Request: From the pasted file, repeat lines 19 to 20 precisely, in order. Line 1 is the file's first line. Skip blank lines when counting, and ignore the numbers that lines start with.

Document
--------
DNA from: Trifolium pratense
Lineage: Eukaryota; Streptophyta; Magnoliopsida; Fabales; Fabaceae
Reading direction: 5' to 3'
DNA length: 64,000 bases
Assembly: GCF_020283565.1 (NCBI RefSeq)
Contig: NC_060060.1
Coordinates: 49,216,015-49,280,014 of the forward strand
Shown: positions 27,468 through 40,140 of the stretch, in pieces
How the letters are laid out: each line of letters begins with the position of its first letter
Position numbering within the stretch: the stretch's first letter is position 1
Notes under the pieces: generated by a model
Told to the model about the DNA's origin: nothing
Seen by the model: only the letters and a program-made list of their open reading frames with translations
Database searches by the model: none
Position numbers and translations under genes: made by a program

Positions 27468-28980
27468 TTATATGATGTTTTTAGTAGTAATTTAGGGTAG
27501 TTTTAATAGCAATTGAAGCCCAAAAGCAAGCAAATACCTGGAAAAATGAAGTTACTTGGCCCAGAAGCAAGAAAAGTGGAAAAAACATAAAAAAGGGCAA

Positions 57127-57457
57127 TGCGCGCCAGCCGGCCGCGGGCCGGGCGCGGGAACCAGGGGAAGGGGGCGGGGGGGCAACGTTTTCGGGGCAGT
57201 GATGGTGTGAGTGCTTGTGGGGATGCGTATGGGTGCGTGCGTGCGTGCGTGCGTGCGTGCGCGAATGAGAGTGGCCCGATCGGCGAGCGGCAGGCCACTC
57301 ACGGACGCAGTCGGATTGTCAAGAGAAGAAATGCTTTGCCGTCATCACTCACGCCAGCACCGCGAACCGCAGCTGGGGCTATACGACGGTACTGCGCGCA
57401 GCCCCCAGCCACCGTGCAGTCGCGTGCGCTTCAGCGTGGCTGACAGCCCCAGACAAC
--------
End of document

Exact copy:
Positions 57127-57457
57127 TGCGCGCCAGCCGGCCGCGGGCCGGGCGCGGGAACCAGGGGAAGGGGGCGGGGGGGCAACGTTTTCGGGGCAGT